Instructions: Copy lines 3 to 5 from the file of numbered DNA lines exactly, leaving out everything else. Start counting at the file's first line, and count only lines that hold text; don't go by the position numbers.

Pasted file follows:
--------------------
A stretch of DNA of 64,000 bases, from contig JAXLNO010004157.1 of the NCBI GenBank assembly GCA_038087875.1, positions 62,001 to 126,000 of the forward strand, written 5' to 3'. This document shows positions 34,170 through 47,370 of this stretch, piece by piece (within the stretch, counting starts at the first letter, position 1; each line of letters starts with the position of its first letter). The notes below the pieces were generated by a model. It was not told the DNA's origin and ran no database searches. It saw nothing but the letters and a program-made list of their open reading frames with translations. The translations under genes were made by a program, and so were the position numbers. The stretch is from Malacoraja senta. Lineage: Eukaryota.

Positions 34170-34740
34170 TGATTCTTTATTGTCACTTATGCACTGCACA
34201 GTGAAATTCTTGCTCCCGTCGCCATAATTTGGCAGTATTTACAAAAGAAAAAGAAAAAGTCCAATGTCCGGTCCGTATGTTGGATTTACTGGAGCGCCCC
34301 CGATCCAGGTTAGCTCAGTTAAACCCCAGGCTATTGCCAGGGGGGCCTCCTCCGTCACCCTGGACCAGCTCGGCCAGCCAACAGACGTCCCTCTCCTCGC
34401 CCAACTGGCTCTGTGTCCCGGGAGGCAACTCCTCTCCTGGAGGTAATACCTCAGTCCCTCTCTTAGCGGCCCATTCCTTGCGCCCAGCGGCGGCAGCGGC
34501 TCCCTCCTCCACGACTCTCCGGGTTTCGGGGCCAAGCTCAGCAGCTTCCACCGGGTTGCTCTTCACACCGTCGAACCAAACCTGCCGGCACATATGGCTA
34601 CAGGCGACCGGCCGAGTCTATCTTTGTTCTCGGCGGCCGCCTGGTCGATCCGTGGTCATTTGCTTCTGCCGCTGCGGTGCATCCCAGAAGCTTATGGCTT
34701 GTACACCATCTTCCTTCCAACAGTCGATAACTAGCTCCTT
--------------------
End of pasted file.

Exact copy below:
34170 TGATTCTTTATTGTCACTTATGCACTGCACA
34201 GTGAAATTCTTGCTCCCGTCGCCATAATTTGGCAGTATTTACAAAAGAAAAAGAAAAAGTCCAATGTCCGGTCCGTATGTTGGATTTACTGGAGCGCCCC
34301 CGATCCAGGTTAGCTCAGTTAAACCCCAGGCTATTGCCAGGGGGGCCTCCTCCGTCACCCTGGACCAGCTCGGCCAGCCAACAGACGTCCCTCTCCTCGC